Example to Understand Left Outer Join in SQL Server

Now using SQL Server LEFT OUTER JOIN, we can join the Employee and Projects table and display the information of the employees and the projects they are working on, we also get the details of employees who are not working on any project and in that case, the Project and ClientId column will take NULL values. The Following Query will give you the results as shown in the above image.

SELECT Id as EmployeeID, Name, Department, City, Title as Project, ClientId
FROM Employee 
LEFT OUTER JOIN Projects 
ON Employee.Id = Projects.EmployeeId;

If you look at the output, here, we got all 10 records (i.e. all the records from the Employee Table) including the row that has a null value for the EmployeeId column in the Projects table. So, this proofs that the Left Outer Join will retrieve all the rows from the Left-hand side Table including the rows that have a null foreign key value in the right-hand side table.

Instead of using the LEFT OUTER JOIN keyword, you can also use the LEFT JOIN keyword as shown in the below Query, and also you will get the same output as the previous query.

SELECT Id as EmployeeID, Name, Department, City, Title as Project, ClientId
FROM Employee 
LEFT JOIN Projects 
ON Employee.Id = Projects.EmployeeId;
Right Outer Join in SQL Server

The RIGHT OUTER JOIN in SQL Server is used to retrieve all the matching rows from both the tables involved in the join as well as non-matching rows from the right-side table. In this case, the un-matching data will take NULL values.

The question that should come to your mind is, which is the left table and which is the right table? The answer is, the table mentioned to the left of the RIGHT OUTER JOIN keyword is the left table, and the table mentioned to the right of the RIGHT OUTER JOIN keyword is the right table. The following diagram is the pictorial representation of SQL Server Right Outer Join.

Right Outer Join in SQL Server

Syntax to use Right Outer Join in SQL Server:

Please have a look at the following image which shows the syntax of Right Outer Join in SQL Server. In SQL Server, you can use either the RIGHT OUTER JOIN or RIGHT JOIN keyword to perform Right Outer Join. If you only use the RIGHT JOIN keyword, then it is also going to perform RIGHT OUTER JOIN in SQL Server.

Syntax to use Right Outer Join in SQL Server

Example to Understand Right Outer Join in SQL Server

Now, we need to write a query to retrieve the Id as EmployeeId, Name, Department, City, and Title as Project from the Employee and Projects tables. So, basically, we want the query to produce the following result set as output. As you can see in the output, we are retrieving all the matching records from both the table as well as the non-matching records from the Projects table.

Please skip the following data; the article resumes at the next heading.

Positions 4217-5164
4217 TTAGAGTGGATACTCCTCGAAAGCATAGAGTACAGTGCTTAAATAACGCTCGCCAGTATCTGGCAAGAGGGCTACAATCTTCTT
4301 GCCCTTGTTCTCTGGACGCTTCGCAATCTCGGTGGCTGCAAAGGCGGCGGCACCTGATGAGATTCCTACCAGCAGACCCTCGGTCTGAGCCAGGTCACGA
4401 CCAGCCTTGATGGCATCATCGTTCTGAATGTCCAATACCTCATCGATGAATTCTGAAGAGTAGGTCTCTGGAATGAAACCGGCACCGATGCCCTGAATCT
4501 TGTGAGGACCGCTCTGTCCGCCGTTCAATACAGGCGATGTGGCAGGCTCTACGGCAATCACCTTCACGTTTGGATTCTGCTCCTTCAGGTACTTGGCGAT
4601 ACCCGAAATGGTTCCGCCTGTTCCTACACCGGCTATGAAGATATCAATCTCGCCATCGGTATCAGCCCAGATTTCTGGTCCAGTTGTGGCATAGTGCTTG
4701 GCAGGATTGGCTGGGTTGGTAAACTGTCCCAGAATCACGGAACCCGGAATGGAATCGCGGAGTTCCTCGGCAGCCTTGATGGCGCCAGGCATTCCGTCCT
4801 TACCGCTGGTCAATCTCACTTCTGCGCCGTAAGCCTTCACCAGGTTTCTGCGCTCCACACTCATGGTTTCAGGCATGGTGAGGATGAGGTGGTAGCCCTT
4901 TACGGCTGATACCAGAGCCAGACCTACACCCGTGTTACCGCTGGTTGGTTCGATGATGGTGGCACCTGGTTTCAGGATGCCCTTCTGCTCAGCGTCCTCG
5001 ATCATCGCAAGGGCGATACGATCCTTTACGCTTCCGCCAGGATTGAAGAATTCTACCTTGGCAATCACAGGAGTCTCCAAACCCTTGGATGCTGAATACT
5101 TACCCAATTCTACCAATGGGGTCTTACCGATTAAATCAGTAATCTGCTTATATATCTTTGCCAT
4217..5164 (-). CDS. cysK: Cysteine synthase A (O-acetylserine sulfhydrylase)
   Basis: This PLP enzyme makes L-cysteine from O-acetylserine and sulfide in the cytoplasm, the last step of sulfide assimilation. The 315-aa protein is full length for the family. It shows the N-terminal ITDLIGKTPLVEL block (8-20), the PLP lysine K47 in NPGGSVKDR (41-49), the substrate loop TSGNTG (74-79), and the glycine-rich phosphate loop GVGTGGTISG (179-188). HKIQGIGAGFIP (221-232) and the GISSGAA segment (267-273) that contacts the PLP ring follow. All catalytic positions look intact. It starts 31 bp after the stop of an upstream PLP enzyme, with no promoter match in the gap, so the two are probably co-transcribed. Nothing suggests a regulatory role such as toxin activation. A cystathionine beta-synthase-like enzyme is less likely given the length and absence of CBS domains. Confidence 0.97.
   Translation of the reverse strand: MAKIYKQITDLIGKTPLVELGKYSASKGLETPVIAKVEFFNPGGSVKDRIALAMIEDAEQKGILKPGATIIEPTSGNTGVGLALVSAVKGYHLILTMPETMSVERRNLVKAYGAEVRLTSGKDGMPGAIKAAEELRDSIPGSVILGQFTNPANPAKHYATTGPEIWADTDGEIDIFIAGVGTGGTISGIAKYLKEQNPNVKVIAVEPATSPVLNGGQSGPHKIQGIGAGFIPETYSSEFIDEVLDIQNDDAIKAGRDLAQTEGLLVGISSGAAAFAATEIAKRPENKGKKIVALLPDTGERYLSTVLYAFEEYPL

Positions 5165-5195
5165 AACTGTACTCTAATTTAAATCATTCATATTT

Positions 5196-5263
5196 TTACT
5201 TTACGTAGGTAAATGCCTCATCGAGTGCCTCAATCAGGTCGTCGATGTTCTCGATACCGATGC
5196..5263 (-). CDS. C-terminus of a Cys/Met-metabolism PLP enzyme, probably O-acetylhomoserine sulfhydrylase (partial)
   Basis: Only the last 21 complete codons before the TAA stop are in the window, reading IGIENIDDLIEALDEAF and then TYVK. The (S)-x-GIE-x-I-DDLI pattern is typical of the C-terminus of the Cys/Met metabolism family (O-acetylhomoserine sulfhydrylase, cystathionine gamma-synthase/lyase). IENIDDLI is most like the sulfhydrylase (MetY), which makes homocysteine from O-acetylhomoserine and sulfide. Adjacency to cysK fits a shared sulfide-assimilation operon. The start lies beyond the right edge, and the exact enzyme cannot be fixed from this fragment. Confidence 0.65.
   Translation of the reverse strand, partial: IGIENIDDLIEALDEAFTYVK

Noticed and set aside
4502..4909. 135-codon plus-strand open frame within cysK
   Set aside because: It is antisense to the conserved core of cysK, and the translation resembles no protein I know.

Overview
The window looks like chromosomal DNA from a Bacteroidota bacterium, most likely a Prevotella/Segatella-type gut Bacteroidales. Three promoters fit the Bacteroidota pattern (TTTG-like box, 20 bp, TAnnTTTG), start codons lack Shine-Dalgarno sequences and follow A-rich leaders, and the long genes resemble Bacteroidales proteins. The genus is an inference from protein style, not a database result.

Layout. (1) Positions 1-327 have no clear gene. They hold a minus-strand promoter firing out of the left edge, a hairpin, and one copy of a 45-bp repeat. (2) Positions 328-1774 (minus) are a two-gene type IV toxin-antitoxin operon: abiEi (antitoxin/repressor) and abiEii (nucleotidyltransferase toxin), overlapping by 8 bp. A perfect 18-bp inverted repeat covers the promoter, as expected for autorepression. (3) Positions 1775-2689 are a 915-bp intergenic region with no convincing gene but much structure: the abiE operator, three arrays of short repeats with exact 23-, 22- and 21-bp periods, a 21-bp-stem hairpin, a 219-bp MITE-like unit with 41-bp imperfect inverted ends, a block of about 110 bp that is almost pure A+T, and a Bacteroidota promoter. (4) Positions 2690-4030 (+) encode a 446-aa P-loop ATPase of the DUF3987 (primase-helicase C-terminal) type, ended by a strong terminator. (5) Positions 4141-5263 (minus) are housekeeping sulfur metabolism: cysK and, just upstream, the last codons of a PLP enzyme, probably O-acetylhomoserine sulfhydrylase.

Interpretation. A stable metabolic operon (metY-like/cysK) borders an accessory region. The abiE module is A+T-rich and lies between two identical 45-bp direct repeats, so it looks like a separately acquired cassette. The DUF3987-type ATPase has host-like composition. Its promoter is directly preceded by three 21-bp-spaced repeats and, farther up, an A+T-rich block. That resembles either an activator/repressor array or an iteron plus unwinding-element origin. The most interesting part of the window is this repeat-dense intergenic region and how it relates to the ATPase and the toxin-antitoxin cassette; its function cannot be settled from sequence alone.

Example to Understand Right Outer Join in SQL Server

Now using SQL Server RIGHT OUTER JOIN, we can join Employee and Projects table and display the information of employees and the projects they are working on, we also get the details of projects which are not yet assigned to any employee. The Following Query will give you the results as shown in the above image.

SELECT Id as EmployeeID, Name, Department, City, Title as Project, ClientId
FROM Employee 
RIGHT OUTER JOIN Projects 
ON Employee.Id = Projects.EmployeeId;

If you look at the output, here, we got all 11 rows (i.e. all the rows from the Projects Table). If you further notice, here, we got all the matching records from both the Employee and Projects tables as well as all non-matching rows from the right-side table i.e. the Projects Table. So, this proofs that the Right Outer Join retrieves all the rows from the Left-hand side Table including the rows that have a null foreign key value in the left-hand side table.

Instead of using the RIGHT OUTER JOIN keyword, we can also use the RIGHT JOIN keyword as shown in the below SQL Query, and also get the same output as the previous query.

SELECT Id as EmployeeID, Name, Department, City, Title as Project, ClientId
FROM Employee 
RIGHT JOIN Projects 
ON Employee.Id = Projects.EmployeeId;
Full Outer Join in SQL Server

The Full Outer Join in SQL Server is used to retrieve all the matching records as well as all the non-matching records from both the tables involved in the JOIN. The Un-matching data in such cases will take the NULL values. The following diagram shows the pictorial representation of Full Outer Join in SQL Server.